I can’t understate how revolutionary Mike D’Antoni’s offense looked with the Suns. In his first full season, 2004-05, they scored 110.4 points per game – the most anyone had scored in a decade. And it wasn’t even close. Phoenix played fast and scored efficiently.
That offense eventually got D’Antoni jobs in the NBA’s biggest markets and with two of the league’s best scorers, Carmelo Anthony (Knicks) and Kobe Bryant (Lakers).
But his coaching relationships with Anthony and Kobe Bryant in Los Angeles did not turn out so well. The last two stars essentially rejected his system.
“They did,” acknowledged D’Antoni. “And they were paid 20-something million dollars for it — they were successful. So I don’t blame them. Nothing’s been proven up to that point.”
The Warriors had yet to show that D’Antoni’s offense could thrive in late May and June.
“They’re thinking, like, he’s crazy,” D’Antoni said of Anthony and Bryant. “So I don’t blame them at all. This is a much better situation.”
With the Knicks and Lakers, D’Antoni edged back from his own offensive principles in part because he wasn’t sure, either. He was in a lonely place as the proponent of a style that was rejected by NBA fundamentalists. In New York and L.A., D’Antoni lacked the proof that would be provided years later by the Warriors of Kerr, who when serving as GM of the Suns had himself objected to D’Antoni’s point of view. The inventor didn’t believe fully in his own invention.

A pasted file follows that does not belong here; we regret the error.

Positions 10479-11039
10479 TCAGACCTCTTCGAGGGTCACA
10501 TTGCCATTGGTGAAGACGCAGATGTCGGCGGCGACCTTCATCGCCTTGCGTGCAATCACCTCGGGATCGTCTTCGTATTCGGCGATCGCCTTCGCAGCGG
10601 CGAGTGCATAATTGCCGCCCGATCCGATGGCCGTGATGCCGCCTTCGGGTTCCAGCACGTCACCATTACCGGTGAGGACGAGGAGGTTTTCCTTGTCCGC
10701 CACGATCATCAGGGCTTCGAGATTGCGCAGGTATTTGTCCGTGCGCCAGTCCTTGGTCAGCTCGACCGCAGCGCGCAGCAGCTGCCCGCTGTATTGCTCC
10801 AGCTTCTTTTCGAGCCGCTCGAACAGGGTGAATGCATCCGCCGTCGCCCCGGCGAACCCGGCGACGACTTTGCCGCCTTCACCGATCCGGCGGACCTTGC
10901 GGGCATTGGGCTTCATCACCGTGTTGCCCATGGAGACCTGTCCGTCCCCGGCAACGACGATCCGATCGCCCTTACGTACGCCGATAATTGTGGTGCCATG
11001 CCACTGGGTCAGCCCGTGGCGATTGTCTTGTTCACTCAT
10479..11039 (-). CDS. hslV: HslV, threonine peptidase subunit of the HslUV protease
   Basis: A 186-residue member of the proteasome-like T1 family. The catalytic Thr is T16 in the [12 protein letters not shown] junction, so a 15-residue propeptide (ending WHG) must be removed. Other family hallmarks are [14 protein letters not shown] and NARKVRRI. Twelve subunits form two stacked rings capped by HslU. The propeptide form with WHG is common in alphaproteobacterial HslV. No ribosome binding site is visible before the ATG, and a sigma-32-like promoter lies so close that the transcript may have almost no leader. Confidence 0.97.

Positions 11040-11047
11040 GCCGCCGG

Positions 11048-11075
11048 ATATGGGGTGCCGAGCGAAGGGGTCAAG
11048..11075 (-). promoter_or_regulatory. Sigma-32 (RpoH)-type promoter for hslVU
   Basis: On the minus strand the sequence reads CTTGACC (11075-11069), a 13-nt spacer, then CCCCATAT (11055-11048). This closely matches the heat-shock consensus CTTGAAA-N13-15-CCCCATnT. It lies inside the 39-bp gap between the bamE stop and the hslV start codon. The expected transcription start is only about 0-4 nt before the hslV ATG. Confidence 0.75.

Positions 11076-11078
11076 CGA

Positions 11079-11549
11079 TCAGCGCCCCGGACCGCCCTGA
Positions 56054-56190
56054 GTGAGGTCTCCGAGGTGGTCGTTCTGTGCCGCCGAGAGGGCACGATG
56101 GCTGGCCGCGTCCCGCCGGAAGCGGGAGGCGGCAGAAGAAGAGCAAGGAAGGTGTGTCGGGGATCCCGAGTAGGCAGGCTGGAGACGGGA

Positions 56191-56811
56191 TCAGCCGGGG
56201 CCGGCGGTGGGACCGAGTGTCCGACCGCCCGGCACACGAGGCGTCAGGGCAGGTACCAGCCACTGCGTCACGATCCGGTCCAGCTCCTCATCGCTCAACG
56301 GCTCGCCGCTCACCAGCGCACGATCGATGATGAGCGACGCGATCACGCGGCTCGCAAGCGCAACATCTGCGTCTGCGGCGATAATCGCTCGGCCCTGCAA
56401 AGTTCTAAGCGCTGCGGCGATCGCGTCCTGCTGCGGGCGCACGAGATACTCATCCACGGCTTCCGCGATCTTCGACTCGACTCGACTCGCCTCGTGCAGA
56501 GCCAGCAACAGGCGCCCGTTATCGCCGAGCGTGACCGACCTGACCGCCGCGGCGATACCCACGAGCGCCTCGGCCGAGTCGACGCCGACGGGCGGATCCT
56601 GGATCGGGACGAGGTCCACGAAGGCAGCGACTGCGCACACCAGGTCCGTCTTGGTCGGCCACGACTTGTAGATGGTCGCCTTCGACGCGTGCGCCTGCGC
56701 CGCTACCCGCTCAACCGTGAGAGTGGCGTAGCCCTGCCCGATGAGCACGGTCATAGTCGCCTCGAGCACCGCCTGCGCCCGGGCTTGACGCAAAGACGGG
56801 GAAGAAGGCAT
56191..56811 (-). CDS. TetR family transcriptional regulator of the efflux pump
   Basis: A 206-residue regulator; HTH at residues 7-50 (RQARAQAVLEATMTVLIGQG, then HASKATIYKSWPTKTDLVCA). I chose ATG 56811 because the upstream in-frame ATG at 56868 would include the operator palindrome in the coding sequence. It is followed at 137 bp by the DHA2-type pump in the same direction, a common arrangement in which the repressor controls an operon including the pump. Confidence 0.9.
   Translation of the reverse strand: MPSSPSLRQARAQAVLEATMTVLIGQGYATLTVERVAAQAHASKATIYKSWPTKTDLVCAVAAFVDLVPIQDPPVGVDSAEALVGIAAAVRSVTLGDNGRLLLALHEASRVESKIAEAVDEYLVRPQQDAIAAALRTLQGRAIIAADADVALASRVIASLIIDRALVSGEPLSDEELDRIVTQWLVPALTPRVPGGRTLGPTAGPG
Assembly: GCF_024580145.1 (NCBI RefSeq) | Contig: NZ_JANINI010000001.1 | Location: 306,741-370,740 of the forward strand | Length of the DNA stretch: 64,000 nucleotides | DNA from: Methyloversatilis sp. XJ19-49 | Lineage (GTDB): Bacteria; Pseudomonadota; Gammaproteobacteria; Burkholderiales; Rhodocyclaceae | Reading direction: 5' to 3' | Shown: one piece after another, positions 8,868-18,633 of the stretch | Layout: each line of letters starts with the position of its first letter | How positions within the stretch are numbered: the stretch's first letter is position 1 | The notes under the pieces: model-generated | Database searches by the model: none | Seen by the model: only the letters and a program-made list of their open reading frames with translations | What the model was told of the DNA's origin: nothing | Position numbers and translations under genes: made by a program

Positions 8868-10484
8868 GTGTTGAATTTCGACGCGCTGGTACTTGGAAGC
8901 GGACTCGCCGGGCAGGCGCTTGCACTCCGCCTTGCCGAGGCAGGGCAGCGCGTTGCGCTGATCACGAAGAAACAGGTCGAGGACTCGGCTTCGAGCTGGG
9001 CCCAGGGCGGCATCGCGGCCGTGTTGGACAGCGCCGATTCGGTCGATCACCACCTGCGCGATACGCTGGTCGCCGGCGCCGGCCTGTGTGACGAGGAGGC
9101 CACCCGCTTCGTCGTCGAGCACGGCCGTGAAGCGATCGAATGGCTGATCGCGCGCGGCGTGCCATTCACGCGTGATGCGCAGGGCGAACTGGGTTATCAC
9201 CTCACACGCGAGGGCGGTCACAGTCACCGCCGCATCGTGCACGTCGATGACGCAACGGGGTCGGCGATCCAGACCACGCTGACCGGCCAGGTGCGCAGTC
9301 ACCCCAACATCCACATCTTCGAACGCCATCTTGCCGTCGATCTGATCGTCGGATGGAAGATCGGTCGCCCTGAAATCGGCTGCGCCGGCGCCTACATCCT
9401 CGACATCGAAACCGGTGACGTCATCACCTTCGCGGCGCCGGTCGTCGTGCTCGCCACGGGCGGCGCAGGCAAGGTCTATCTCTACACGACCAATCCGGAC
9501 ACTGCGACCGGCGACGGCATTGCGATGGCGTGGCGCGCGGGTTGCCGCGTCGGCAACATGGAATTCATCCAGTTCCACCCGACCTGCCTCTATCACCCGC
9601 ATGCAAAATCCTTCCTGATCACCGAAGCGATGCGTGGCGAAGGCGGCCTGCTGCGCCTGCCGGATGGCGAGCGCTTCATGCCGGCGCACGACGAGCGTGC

“I wasn’t that confident,” D’Antoni insisted. “It was a little bit before analytics. Everybody was telling us that we couldn’t do it, no one was telling us we could. Analytics came in and said, hey, you can do this — this is good, actually. So now you’ve got (GM) Daryl Morey with the Rockets and how they play and different teams trying to do it, and now it’s kind of caught on.
This bucks the narrative that D’Antoni’s offense can’t work with a score-first star. If D’Antoni compromised his scheme for Kobe and Melo, we haven’t yet seen it full bore with a player like that.
As D’Antoni said, it’ll be easier to sell his scheme now that it has been proven to work. But as other teams adopt elements of it, he’ll have less of a strategic advantage.
The best coaches have revolutionary ideas AND get their players to buy into them. D’Antoni’s methods are no longer as cutting-edge, but he’ll have an easier time selling his players. That’s a justifiable knock on D’Antoni’s overall coaching prowess, but he still brings positives.
We’ve seen D’Antoni’s system at full throttle, and we’ve seen him coach generational scorers. To get both simultaneously will be a fun experiment in Houston this year.